Complexities and Challenges of Critical Praxis and Action in Education

When engaging in critical leadership, critical race praxis can cause various uncomfortable emotions to arise (Lawrence & Tatum, n.d; Levine-Rasky, 2000; Lopez, 2015; Singleton, 2005; Theoharis, 2007). As Lopez (2015) illustrated, teaching and learning cannot continue to operate for the purposes of homogeneity as this is no longer the norm, nor is it conducive for massive demographic shifts in developing countries. Lopez (2015) advocated for moving beyond a celebratory multicultural approach that is often common in teaching and leadership and rather, to ground equity and social justice in their praxis and approaches to diversity. Lopez posited: “Addressing the needs of diverse students requires us to think about culture differently beyond celebrating and embracing diversity, to see culture as an active force of change politically, socially and economically” (2015, p. 172). Lopez (2015) articulated the resistance and “push back” that often takes place when engaging in critical equity work, such the divisions between those leaders who advocate for social justice practice as transformation and those who merely pay lip service to it.

Although the emotional responses encountered in equity work may be unpleasant, these emotions are necessary. Matias and Mackey (2016) noted the refusal to confront uncomfortable emotions and therefore the resistance to engage in self-interrogation, “maintains the recycled nature of the hegemonic whiteness that dominates the field of education” (2016, p. 32). The guilt, discomfort, and resistance to even name or engage in dialogue on the pervasiveness of white privilege were solidified in 2014 Elementary Teachers Federation of Ontario (ETFO) workshop. ETFO offered a workshop called “Re-Thinking White Privilege”; however, the union received widespread backlash and was even accused of “reverse racism”. ETFO President Sam Hammond described the purpose of the workshop to the CBC as follows: “what we are trying to do is spark a conversation about this and raise awareness and a growing understanding about white privilege” (CBC, 2014). The fact that the conversation of white privilege was met with such resistance is indicative of the challenges of antiracist work in the educational institution.

Lawrence and Tatum (n.d) discussed six emotional stages that white educators encounter while carrying out critical antiracist praxis. The six stages entail: contact, disintegration, reintegration, pseudo-independence, immer-sion/emersion, and autonomy (p. 7). The first stage of contact is marked with an acknowledgement of taken for granted and un-interrogated whiteness. In this initial stage, white educators become aware of whiteness as a social identity rather than an invisible norm and standard through which all other identities are measured. The second stage of disintegration describes a heightened awareness of whiteness and an increased exposure of the educator to interaction with racialized people, as well as information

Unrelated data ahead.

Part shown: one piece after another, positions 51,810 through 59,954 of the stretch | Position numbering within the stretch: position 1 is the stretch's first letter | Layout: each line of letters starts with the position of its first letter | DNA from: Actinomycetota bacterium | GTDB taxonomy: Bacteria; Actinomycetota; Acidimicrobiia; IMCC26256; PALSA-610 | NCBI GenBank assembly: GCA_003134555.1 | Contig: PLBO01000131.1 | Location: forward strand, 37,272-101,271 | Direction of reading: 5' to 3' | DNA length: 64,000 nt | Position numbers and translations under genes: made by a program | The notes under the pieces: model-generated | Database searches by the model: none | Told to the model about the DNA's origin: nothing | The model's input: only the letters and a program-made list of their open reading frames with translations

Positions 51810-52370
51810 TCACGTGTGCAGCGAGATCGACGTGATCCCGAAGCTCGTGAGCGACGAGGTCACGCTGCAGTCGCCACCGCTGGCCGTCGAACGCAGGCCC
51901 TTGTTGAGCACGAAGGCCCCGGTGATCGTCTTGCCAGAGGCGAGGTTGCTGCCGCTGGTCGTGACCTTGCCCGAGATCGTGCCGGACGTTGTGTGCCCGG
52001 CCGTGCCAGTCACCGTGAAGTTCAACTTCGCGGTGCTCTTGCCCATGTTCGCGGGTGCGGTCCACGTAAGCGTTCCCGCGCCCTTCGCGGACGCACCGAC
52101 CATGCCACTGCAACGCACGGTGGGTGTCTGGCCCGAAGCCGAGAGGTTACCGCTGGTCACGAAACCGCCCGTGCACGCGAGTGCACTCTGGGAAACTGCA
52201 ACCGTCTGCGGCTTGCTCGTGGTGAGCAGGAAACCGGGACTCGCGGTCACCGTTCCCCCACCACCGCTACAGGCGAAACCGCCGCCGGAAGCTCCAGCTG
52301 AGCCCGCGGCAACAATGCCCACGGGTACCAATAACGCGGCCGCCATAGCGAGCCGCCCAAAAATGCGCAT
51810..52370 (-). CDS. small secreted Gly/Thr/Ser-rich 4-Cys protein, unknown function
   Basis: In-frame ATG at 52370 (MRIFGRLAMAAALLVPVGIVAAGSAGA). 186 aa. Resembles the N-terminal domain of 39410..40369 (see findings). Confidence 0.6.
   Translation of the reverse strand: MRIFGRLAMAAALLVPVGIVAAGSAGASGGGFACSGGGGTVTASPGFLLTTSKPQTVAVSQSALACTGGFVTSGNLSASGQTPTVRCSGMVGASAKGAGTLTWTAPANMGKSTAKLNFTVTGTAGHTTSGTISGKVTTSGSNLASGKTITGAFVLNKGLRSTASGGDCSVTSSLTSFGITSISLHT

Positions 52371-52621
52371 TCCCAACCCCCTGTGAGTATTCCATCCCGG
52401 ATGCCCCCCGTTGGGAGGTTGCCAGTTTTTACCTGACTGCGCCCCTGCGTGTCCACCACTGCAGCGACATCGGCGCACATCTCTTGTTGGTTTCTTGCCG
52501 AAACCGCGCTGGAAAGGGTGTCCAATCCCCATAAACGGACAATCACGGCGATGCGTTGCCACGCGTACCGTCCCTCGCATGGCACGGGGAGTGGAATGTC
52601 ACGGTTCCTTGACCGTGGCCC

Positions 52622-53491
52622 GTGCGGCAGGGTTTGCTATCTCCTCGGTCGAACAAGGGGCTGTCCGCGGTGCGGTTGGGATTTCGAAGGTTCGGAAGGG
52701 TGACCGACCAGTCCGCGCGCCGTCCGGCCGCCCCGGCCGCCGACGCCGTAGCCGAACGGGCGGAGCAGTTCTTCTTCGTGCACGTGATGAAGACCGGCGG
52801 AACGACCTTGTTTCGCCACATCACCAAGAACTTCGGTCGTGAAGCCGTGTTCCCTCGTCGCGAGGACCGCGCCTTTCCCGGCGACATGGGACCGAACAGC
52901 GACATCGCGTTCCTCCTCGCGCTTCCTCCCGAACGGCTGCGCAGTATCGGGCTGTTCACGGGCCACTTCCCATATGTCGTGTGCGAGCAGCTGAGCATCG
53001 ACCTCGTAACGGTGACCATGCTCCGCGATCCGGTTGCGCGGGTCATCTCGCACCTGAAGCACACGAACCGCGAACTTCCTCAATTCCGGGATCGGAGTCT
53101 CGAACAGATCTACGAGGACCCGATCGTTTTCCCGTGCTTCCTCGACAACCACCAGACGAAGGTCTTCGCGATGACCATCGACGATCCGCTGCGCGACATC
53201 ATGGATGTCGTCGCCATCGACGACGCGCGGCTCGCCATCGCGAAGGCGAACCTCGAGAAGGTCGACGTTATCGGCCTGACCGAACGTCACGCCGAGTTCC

Looking Forward 139 seeking about race. Feelings of anger, disbelief, and sadness are common during this second stage. The third stage of reintegration is generally categorized by the authors of one where emotions of anger and sadness become directed towards racialized groups, whereby blame for inequities is shifted back upon marginalized identities. The fourth stage known as pseudo-independence facilitates an understanding of the disadvantages of racism by recognizing and taking personal accountability to compliance in processes of racialization, as well as taking steps to dismantle it. The fifth milestone of immersion/emersion is summarized as an active pursuit of questioning contexts of race and seeking scholarship and knowledge on race and racism. The final stage of autonomy is the commitment to antiracist activism and allyship. Movement defined an ally as “a member of a dominant group who acts in solidarity with people who are targets of discrimination.... by listening instead of talking” (2014, p. 99). The stage of autonomy comes to be from the development of a positive, antiracist, white identity, that does not impose dominance on how to counter racism, but rather is an active ally to antiracist initiatives.

The complexities associated with antiracist praxis are caused by a challenging of a dominant ideological stance through the discussion of sensitive issues such as race (Levine-Rasky, 2000). Although the emotional reactions experienced may be discomforting, as white school administrators are generally not required to listen to counter-stories and counter-narratives, as Levine-Rasky emphasized: “becoming aware or developing a critical consciousness which should result in paradigm shift” (2000, p. 29). Furthermore, the well-meaning intentions of school administrators towards racial equity must move beyond intentionality to praxis. Lopez (2013) solidified the difference between statements of intentionality and praxis, in the context of teachers; however, her argument is equally important for school administrators. Lopez stated, “teachers must be given the practical tools they need to transform their good intentions into effective actions” (2013, p. 6). Lopez provided suggestions for carrying out equity and social justice work as transformative practice rather than episodic (2015, p. 179). She advocated for a support circle of “critical friends” (p. 179) who share a commitment to the transformative process and keep each other on track as well as provide as safe space to discuss challenges along the journey.

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